Journal cover Journal topic
Geoscientific Model Development An interactive open-access journal of the European Geosciences Union
doi:10.5194/gmd-2017-26
© Author(s) 2017. This work is distributed
under the Creative Commons Attribution 3.0 License.
Model description paper
21 Feb 2017
Review status
This discussion paper is under review for the journal Geoscientific Model Development (GMD).
Modeling vegetation and carbon dynamics of managed grasslands at the global scale with LPJmL 3.6
Susanne Rolinski1, Christoph Müller1, Jens Heinke1, Isabelle Weindl1,2,3, Anne Biewald1, Benjamin Leon Bodirsky1, Alberte Bondeau4, Eltje R. Boons-Prins5, Alexander F. Bouwman6, Peter A. Leffelaar5, Johnny A. te Roller7, Sibyll Schaphoff1, and Kirsten Thonicke1 1Potsdam Institute for Climate Impact Research, Telegraphenberg A51, PO Box 60 12 03, 14412 Potsdam, Germany
2Humboldt University of Berlin, Unter den Linden 6, 10099 Berlin, Germany
3Leibniz Institute for Agricultural Engineering Potsdam-Bornim e.V., Max-Eyth-Allee 100, 14469 Potsdam, Germany
4Institut Méditerranéen de Biodiversité et d’Ecologie marine et continentale (IMBE), Aix Marseille Université, CNRS, IRD, Avignon Université, 13545 Aix-en-Provence CEDEX 04, France
5Wageningen University and Research, Plant Production Systems, Droevendaalsesteeg 1, 6708 PB Wageningen, the Netherlands
6Department of Earth Sciences - Geochemistry, Faculty of Geosciences, Utrecht University, PO Box 80021, 3508 TA Utrecht, the Netherlands
7Alterra, Wageningen Environmental Research, PO Box 47, 6700 AA Wageningen, the Netherlands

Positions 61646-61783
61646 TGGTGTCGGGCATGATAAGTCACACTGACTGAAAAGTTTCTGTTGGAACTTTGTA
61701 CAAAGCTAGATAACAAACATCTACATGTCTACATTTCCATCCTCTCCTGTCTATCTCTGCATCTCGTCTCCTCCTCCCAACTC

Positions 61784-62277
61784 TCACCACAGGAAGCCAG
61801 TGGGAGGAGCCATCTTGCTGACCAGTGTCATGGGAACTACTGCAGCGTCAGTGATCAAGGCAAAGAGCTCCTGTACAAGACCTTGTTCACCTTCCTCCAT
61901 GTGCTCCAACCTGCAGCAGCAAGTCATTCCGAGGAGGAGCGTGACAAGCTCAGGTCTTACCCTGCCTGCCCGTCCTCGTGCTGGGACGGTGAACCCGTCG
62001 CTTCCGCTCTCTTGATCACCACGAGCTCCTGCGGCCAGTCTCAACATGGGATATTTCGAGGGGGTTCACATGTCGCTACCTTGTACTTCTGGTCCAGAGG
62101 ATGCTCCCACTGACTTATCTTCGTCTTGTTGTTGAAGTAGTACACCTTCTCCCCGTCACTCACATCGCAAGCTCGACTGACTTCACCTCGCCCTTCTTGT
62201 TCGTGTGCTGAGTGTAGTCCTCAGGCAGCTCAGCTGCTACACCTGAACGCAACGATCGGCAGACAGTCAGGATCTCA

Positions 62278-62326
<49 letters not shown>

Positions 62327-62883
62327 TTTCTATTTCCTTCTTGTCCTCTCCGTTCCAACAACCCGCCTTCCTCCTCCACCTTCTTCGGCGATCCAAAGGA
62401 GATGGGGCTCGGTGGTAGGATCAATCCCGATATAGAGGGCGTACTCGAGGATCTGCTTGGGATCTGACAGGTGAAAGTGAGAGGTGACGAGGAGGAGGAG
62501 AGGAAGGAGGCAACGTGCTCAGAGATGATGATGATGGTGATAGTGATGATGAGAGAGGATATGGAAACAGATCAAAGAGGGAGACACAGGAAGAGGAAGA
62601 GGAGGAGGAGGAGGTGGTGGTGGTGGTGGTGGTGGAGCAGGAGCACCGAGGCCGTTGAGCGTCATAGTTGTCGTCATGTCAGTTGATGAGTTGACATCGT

Abstract. Grassland management directly affects the carbon fluxes of large areas and is thus an important factor for the global carbon budget. Nonetheless, this aspect has been largely ignored or underrepresented in global carbon cycle models. We introduce three different management schemes for the managed grassland implementation of the DGVM LPJmL that facilitate a better representation of actual management systems globally. We describe the model implementation and evaluate model performance against European data. We demonstrate the importance of accounting for differences in grassland management by assessing maximum livestock grazing densities as well as the impacts of grazing, grazing intensities and mowing systems on soil carbon stocks. Grazing leads to soil carbon losses in polar or arid regions even at moderate livestock densities (< 0.4 LSU ha−1) but not in temperate regions even at much higher densities (0.4 to 1.2 LSU ha−1). Applying LPJmL 3.6 with the new grassland management options enables assessments of global meat production and its impact on the terrestrial biogeochemical cycles, but requires a global data set on current grassland management.

Citation: Rolinski, S., Müller, C., Heinke, J., Weindl, I., Biewald, A., Bodirsky, B. L., Bondeau, A., Boons-Prins, E. R., Bouwman, A. F., Leffelaar, P. A., te Roller, J. A., Schaphoff, S., and Thonicke, K.: Modeling vegetation and carbon dynamics of managed grasslands at the global scale with LPJmL 3.6, Geosci. Model Dev. Discuss., doi:10.5194/gmd-2017-26, in review, 2017.
Susanne Rolinski et al.
Susanne Rolinski et al.
Susanne Rolinski et al.

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Short summary
One third of the global land area is covered with grasslands which are grazed by or mowed for livestock feed. These areas contribute significantly to the carbon capture from the atmosphere when managed sensibly. To assess the effect of this management, we included different options of grazing and mowing into the global model LPJmL 3.6. We found in polar regions even low grazing pressure leads to soil carbon loss whereas in temperate regions up to 1.4 livestock units per hectare can be sustained.
One third of the global land area is covered with grasslands which are grazed by or mowed for...
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